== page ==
American Music and Glittering Ties

Tyzikjeff Bio 5

In a scene dominated by rap’s broken rhythms and pop’s electric drone, classical pieces feel full. However, George Gershwin’s depth extends beyond that inherent to his genre. Maybe it’s his breadth of style (he incorporates both jazz and classical technique). Perhaps it’s that his music is so distinctly American (his initial title for Rhapsody in Blue was American Rhapsody).

I didn’t care about the reason as the first chords rang at Seattle Symphony’s Gershwin’s Porgy and Bess Friday evening—I was too far gone. Gershwin’s music wraps you up like a fluffy blanket. Even at its darkest moments, it’s warm and slightly familiar.

Gershwin once said, “True music must reflect the thought and aspirations of the people and time. My people are Americans. My time is today.” Though Gershwin’s time was almost a century ago, it feels like it could be today. Like apple pie, he’s never outdated. And also like that oh-so-American dessert, his music evokes nostalgia.
Porgy and Bess feels that way because it’s Porgy and Bess. Argued by many to be the first American opera, the music holds a permanent place in American theater and hearts. The Porgy (Kevin Deas) and Bess (Janice Chandler Eteme) of Seattle Symphony’s production were pros. Both could zip into character with the tap of the heel, and did. But there was something wrong about taking such wonderfully complex characters out of their context. Though technically, their acting and singing was superb, I felt just a little robbed of the full impact of Porgy and Bess.

I was more moved, perhaps because I was more surprised, by the earlier works of Gershwin introduced in the performance’s first half. With a majestic sweep of his baton, Jeff Tyzik took me away. The Funny Face overture is vibrant, like a gauzy white dress against sharply green grass. Suddenly I was thrown into the mid-summer joy of July. Gershwin’s horns are triumphant, singing the ecstasies of picnics and swing sets while the music’s tone darts and dashes as if maneuvering through a crowd. Occasionally, the music becomes giddy, busting into the butterfly-like flutter of a flute or the almost Willy Wonka twinkle of a bell. As Tyzik jumped back and forth across his podium, his black glittered tie caught the light, exploding like a cheerful firework on Independence Day.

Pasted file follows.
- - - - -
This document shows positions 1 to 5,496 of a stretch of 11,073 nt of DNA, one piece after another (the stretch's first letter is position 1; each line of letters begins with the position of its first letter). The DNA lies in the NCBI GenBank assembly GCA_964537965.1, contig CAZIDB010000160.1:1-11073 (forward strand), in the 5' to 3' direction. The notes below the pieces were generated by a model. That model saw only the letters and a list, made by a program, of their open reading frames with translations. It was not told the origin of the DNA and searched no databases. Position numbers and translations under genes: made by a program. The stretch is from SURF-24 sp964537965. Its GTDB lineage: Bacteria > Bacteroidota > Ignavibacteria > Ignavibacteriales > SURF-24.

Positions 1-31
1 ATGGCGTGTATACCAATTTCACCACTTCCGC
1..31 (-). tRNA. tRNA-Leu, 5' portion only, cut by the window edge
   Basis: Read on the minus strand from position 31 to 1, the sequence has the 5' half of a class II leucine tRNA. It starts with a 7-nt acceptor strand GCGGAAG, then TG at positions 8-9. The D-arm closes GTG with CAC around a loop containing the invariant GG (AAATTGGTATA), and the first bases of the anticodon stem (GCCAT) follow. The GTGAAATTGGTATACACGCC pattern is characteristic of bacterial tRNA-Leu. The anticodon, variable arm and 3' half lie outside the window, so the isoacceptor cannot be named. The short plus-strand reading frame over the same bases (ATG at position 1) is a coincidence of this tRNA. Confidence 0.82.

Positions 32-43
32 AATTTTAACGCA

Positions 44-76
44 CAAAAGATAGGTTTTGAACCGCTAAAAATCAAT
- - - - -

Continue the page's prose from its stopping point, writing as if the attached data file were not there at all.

If the Funny Face overture was the party, Gershwin’s Lullaby was the aftermath. The lullaby, Gershwin’s first published composition, is modest compared with his later and better know orchestra pieces. It moves languidly, like an August afternoon. Though it flows constantly between notes, it rests heavily on each one, as if reluctant to reach its end. It’s lazy, but also a little timid. The lullaby feels like a buildup that never quite lands its punch line. Tyzik’s dazzling tie was muted as he swayed delicately along.

Just before Gershwin’s lullaby lulled me to sleep, I was thrown into a whirlwind. The Cuban Overture tosses and tugs at you; it flings, it darts, it shouts. I felt as though I had been lassoed out of my seat and into an inferno. The first moments are a climax of rapidly shifting rhythms, ready to burst. When they do reach their limit, the scene dissolves, like waking from a dream. The music becomes almost sedate, until the tension begins to remount. Every decibel of Cuban Overture seems diabolical. So when a friendly enough flute begins to twirl round the rising action, it feels sickly sweet, like temptation. Tyzik, who at times literally pounced, snaked along with the flute, his tie gleaming just slightly.

I left for the intermission with a faint chill running down my spine.

Gershwin's Porgy and Bess is closed, but you should mark your calendar for the next show in Seattle Symphony's Pops Series:
Home for the Holidays
December 5 - 8
More info at

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